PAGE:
Mercury, Jupiter and the Moon

November 08, 2003


Provided by: Jean-Marie Maillard
Summary authors & editors: Jean-Marie Maillard; Jim Foster

Late last month (September 24 and 25) an interesting gathering of the Moon, Jupiter and Mercury occurred. On the above photo, Jupiter is the bright dot to the lower right of the crescent Moon, and Mercury is the faint speck basking in the morning twilight, directly below the Moon but much closer to the horizon. Note that on this photo, the time exposure brightens the earthshine, making the Moon appear full.

Although Mars has been getting a lot of attention in recent months, and deservedly so, the elusive Mercury reached greatest eastern elongation late last month. This means that it was "turning the corner" in its orbit as seen from Earth. The swift Mercury reached a magnitude ­0.3. It was bright enough and high enough in the morning sky so that anyone with a low eastern skyline could easily spot it. An hour before sunrise, Mercury rested about 5 degrees above the horizon.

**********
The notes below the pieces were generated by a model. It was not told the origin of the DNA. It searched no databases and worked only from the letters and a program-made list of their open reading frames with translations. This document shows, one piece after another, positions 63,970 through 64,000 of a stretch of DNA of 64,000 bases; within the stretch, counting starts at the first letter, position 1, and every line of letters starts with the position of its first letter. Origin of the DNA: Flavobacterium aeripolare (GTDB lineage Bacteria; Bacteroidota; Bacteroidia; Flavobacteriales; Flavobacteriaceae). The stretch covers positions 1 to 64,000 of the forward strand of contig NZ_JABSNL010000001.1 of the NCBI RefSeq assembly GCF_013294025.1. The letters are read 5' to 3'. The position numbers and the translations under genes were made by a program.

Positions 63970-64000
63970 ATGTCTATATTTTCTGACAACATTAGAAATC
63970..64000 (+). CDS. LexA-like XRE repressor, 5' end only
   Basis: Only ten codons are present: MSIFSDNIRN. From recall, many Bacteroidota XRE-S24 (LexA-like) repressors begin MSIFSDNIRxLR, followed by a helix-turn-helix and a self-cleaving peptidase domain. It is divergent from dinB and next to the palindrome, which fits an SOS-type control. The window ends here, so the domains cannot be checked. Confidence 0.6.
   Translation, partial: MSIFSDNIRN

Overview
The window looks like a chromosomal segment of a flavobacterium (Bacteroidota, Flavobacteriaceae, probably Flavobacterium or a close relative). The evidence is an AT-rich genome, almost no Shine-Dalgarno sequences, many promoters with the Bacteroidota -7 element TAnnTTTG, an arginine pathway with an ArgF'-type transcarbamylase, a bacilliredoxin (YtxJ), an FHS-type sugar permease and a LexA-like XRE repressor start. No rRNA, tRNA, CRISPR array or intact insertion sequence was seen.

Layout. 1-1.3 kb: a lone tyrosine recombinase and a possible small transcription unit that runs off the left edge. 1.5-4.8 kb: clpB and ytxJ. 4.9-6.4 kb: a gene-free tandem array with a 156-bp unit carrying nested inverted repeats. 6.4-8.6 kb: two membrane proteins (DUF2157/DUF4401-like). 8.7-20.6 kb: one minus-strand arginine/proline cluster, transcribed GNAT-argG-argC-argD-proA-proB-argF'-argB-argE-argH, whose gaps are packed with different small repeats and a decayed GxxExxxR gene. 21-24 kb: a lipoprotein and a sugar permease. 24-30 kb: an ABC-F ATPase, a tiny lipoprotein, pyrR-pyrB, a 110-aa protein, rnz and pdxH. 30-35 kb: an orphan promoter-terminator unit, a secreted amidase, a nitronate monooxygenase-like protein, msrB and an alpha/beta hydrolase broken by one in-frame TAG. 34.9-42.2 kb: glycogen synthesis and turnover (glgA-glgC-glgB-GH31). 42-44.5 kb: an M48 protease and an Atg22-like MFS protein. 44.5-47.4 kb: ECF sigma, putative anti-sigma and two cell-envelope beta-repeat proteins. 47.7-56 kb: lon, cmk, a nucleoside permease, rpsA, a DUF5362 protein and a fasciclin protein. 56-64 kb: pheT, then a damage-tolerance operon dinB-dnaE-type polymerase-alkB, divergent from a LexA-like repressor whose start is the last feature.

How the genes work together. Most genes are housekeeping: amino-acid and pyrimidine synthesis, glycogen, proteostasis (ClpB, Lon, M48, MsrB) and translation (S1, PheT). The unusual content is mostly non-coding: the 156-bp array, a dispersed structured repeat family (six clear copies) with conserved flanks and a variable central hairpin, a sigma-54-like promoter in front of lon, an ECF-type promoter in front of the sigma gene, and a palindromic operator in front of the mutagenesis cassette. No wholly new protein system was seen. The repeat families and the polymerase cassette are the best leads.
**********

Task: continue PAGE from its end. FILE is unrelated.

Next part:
Technical data: Nikon F:2 camera, 105mm (f:2.5) telephoto lens, Kodak Gold film (200), 1 second exposure.

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